Unstick that Label

Confession: I used to be a personality test junkie.

I’ve always been fascinated by personality types. I read my first personality psychology book when I was in middle school. As someone who always felt a little different, I craved the chance to understand myself and the people around me. I knew there was power in knowing my own strengths and weaknesses and how other people perceived me.

In high school, I got sucked into taking online personality tests, ranging from serious to fluffy, but even the light-hearted ones had some legitimate insight. Sometimes the results were so accurate, it was a little eerie. I felt understood. I felt seen.

Over the years, I’ve watched aspects of personality psychology enter the public consciousness—the Myers-Briggs Type Indicator, the Enneagram, the DISC profile. They’ve moved out of the realm of psychological research and into the workplace.

At first, I celebrated the use of these tools. After all, doesn’t society benefit when we better understand ourselves and the people around us? But then I started to notice something—I saw people making assumptions based on results.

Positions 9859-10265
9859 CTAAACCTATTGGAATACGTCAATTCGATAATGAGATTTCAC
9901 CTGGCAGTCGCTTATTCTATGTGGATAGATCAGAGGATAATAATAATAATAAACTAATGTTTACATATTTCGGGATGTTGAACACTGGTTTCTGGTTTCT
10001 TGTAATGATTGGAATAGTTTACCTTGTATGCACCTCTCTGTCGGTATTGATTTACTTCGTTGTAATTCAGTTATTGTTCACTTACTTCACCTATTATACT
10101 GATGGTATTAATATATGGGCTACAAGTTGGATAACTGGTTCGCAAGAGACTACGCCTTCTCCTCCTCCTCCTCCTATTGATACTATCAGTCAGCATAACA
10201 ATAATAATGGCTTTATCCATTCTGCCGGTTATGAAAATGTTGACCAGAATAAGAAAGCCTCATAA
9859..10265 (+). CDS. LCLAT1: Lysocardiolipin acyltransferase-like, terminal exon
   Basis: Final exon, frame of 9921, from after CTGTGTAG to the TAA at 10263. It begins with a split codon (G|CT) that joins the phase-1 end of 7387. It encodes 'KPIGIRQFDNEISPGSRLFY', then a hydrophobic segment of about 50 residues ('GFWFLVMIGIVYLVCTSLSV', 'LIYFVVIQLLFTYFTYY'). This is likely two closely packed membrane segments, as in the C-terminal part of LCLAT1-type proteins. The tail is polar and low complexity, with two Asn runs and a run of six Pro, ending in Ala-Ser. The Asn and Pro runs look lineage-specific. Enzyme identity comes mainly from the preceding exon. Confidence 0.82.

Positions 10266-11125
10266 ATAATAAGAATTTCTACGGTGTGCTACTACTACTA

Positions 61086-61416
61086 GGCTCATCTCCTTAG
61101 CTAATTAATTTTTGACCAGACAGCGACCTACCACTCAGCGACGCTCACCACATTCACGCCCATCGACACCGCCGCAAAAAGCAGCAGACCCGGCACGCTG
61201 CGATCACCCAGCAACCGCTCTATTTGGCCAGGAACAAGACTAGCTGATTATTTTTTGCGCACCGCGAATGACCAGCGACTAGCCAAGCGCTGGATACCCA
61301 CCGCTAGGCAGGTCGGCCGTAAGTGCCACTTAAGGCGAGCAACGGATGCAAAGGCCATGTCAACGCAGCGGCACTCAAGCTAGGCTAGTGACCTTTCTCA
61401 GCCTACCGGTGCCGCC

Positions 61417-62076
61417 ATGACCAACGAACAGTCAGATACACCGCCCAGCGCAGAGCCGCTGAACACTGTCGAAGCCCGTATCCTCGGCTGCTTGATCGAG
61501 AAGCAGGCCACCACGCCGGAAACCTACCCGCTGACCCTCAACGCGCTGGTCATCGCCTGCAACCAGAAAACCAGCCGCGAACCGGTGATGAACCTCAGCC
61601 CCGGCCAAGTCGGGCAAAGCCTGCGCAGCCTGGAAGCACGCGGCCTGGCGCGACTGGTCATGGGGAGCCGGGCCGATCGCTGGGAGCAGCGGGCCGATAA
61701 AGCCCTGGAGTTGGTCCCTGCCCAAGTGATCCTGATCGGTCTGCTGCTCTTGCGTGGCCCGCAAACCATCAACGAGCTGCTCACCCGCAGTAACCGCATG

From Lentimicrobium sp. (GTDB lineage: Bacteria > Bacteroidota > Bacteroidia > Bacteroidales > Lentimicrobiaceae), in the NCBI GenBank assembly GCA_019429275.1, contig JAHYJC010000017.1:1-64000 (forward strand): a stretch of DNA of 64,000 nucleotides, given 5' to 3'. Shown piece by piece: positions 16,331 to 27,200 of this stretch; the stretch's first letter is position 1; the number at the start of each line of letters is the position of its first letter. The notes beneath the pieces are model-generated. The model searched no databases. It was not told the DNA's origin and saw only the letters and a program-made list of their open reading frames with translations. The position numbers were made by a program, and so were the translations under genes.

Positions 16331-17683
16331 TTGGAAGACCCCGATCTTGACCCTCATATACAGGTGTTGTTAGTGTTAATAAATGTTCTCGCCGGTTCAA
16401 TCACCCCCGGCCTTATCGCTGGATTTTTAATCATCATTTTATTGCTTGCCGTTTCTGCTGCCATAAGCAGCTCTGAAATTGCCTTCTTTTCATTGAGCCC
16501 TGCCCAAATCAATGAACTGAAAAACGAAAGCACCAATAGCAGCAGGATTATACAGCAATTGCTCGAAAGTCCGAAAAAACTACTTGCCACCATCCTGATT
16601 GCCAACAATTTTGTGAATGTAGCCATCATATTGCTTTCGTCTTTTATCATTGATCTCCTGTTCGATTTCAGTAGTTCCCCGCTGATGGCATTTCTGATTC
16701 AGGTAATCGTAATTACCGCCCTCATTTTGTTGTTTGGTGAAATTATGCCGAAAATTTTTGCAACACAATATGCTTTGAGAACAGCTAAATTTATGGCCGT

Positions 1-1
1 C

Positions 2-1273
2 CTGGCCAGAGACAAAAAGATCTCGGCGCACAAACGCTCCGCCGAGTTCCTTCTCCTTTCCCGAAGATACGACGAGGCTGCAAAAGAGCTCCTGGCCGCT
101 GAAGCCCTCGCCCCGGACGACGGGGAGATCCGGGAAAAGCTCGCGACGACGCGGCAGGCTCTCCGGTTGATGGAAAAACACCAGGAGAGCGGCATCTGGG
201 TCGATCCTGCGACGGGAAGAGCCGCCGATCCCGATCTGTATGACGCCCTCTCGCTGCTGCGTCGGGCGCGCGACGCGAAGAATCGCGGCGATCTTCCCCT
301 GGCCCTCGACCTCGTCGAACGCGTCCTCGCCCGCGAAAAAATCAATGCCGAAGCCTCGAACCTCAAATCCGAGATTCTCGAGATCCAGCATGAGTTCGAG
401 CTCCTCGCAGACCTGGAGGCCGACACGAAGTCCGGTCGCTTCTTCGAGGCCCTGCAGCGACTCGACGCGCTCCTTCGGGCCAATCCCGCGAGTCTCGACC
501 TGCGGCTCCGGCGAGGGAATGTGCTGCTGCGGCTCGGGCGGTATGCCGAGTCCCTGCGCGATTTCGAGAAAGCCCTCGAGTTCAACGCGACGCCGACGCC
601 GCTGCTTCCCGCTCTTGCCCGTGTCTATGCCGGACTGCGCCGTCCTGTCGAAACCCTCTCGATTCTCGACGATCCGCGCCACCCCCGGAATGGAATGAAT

“Oh you must hate details,” someone told me. (Not true.)

“So that means you don’t like to talk to people, huh?” someone else remarked. (Not true.)

I reached a point where I stopped sharing my results in professional settings, even if asked, especially since I often found myself in educational programs and workplaces where my personality type was uncommon. Instead of providing insight into my personality, I saw how my results encouraged people to stick a label on me and shove me into a box. A series of letters or colors or numbers allowed other people to skip the work of getting to know me as a complex human being and gave them permission to pretend they already did.

The truth is, personality test results can provide a lot of insight. But there are a lot of things they can’t tell you.

My results can’t tell you that I’m smart and I work hard at everything I do. They can’t tell you that although I’m creative, I’m also remarkably logical and objective. They can’t tell you that I’m comfortable on a stage because I started acting when I was eight or that I have a master’s degree in management. They can’t tell you that I was on the math team in high school (I don’t even like math) or that 90% of the messages written in my high school yearbooks talk about how nice I was. (True story. I just found my yearbooks the other day.)

I am not one set of characteristics. Who I am is both innate and learned. I’ve been shaped by my experiences and my choices, driven by the traits I value. I change, I adapt, I become the person I want to be. I’m the one who decides who I am and who I will be, not a test, and certainly not other people.